So when the girls and I were aggressively charged by an off-leash German Shepard on a walk a few days ago, I just about had to go home and change my underwear. Rubi was all ready to kick some ass, and Piper believes that anyone who messes with her family deserves to have their face ripped off, so things could have gotten really bloody really fast. Luckily, GSDs are not stupid, and when it realized that we were not going to turn around and flee for our lives, the GSD retreated to its owner. (Who waved and said sorry. Someone once asked me why I don't carry anti-dog spray on our walks. It's because I'm worried I'll end up using it on the stupid end of the not-leash.)

The girls were physically unharmed and I was preoccupied with restarting my heart, so I tried my best to put the incident out of my head. Shit happens. I'm not going to stop walking my dogs because other people suck.

Denial was working pretty well for me until the day after. That is the day when Rubi and I went on our walk (sans Piper), and she had a complete meltdown at a dog a street and a half away. It's been a while since I've heard that banshee scream out of my little blonde bitch. That right there is about six months of training lost.

Surprisingly, I'm not angry. Don't get me wrong, I was annoyed when we went home from the meltdown and Rubi proceeded to scream at dogs walking by our house. And then decided to bark at the dogs she could hear barking outside our house from inside her timeout room. I also still wish I could go back and mace that idiot who let their dog off leash. But I'm not really mad at Rubi.

Rubi can't help who she is anymore than I can help being afraid of German Shepards. We are who we are and because of who we are, we will sometimes have to go back and retrain things. Sometimes, we will have to go back and retrain a lot of things. I went over both incidents in my head at least a million times - as we reactive dog owners are wont to do - and I can't think of anything I would have changed about either one. Rubi and Piper have been walking well together, and I had no reason to suspect that they wouldn't be able to handle any average incident that might occur. I also had no reason to expect that Rubi would still be feeling the effects the next day; she's rarely taken more than a few hours to recover from anything.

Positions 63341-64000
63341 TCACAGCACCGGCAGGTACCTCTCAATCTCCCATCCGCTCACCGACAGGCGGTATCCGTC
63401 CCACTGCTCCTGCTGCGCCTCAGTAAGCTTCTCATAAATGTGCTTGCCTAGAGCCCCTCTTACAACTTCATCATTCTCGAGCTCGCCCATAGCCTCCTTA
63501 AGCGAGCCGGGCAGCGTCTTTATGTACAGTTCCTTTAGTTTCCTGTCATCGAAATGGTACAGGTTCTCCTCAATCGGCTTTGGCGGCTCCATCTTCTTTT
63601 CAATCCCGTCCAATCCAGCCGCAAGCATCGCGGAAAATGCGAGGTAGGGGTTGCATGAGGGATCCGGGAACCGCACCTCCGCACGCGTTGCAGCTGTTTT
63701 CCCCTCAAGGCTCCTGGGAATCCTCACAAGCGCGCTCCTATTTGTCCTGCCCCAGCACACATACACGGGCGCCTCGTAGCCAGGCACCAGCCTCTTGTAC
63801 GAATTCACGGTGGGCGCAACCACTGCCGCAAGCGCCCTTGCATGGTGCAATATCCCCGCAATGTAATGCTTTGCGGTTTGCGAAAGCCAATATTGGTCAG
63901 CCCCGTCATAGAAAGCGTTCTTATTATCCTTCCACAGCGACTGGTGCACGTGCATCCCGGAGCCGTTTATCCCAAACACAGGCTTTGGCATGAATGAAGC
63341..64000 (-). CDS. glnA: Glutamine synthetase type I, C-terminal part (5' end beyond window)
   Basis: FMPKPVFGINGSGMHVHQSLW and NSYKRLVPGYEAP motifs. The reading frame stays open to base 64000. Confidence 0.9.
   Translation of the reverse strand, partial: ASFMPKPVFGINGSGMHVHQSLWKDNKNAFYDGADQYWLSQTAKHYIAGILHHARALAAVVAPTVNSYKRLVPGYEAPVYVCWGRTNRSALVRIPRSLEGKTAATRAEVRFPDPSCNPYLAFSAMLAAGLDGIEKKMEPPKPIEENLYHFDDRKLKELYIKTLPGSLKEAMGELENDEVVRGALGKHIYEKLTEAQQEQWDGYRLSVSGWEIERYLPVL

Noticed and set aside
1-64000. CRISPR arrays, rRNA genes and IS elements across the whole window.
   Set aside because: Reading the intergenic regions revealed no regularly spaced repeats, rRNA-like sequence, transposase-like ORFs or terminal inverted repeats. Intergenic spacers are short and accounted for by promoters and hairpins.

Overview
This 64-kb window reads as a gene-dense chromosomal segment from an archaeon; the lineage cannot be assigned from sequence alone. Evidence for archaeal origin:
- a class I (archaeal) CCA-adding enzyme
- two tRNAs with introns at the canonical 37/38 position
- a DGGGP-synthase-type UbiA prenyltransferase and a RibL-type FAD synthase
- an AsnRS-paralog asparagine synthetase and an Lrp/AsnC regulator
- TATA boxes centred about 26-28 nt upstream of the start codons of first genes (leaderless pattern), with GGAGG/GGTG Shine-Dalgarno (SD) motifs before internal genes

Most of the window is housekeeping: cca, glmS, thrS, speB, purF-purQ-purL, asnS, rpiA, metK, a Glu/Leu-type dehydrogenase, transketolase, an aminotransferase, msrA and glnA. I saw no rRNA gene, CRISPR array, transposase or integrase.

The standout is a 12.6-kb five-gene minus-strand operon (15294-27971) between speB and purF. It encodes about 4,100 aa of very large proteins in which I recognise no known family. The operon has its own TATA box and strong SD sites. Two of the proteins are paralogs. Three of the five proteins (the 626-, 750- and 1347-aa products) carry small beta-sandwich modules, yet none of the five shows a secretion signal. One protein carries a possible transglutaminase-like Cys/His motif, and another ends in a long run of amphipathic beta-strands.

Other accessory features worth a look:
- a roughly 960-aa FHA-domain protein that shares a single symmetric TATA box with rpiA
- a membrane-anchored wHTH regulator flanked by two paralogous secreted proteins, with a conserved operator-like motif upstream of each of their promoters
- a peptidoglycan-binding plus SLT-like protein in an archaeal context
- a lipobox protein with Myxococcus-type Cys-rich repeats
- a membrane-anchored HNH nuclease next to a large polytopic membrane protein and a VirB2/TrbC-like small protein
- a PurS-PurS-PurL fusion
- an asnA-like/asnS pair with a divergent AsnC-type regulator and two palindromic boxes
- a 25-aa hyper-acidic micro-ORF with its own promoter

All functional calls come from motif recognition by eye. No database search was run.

I can't change the past, and I can't see the future. And wishing won't fix the flaws in either of us. Maybe tomorrow Rubi will be better. Maybe not. Either way, I'll work with whoever she is at whatever level she's capable of with whatever curve balls get thrown our way.

Lesson Learned: Que sera, sera, c'est la vie, and love the one you're with.

Saturday, March 17, 2012

The Human Element

This is Denver. Who knew it was possible to be in Denver and be so far away from mountains? *sigh*

Nursing and dog training have more similarities than you'd think. Nothing prepared me for nursing as well as working in an animal shelter: the heartbreak, the joy, and the down right dirty disgusting. Because of my education as a nurse, I can better look at much of the new research and training methods with dogs from a critical analysis standpoint. I spent last weekend in Denver studying a concept called “motivational interviewing.” This is exciting for me not only because the information will benefit my patients and coworkers, but also because of its implications for my dogs as well as my dog training students. It's impossible for me to pin down a two and a half day workshop into a few blog posts, so here's a few of the highlights.

Tough Love Doesn't Work
Motivational interviewing started as a way to help drug addicts stop using. It's evolved as a tool to improve positive outcomes in many medical areas from addiction to chronic disease management to medication compliance. Motivational interviewing stems from a pivotal moment in addiction counseling when providers realized that tough love does not work. Tough love is the process of sitting someone down and telling them what they're doing wrong. In dog trainer lingo, it's positive punishment. What the psychologist found that tough love did do was created shame, generate excuses on the part of the subject (I know it's bad for me, but . . . ), and damaged the relationship between counselor and client. It damages trust and security in the relationship. Ranting does not change behaviors.

This realization occurred in mental health over twenty years ago. In general medicine and in dog training, though, tough love is still common practice - not only toward dogs, but also toward their owners. As dog trainers, we know a great a deal about the use of punishment. One of the most important considerations with the use of punishment is that punishment will always increase anxiety. As dog trainers, we need to ask ourselves if we can afford to increase anxiety in a given situation – not only with a particular dog, but also with our clients. Telling someone, “You're wrong,” or using a negating word like, “That's great, but . . . “ it is often just as damaging as giving a dog a poorly timed correction.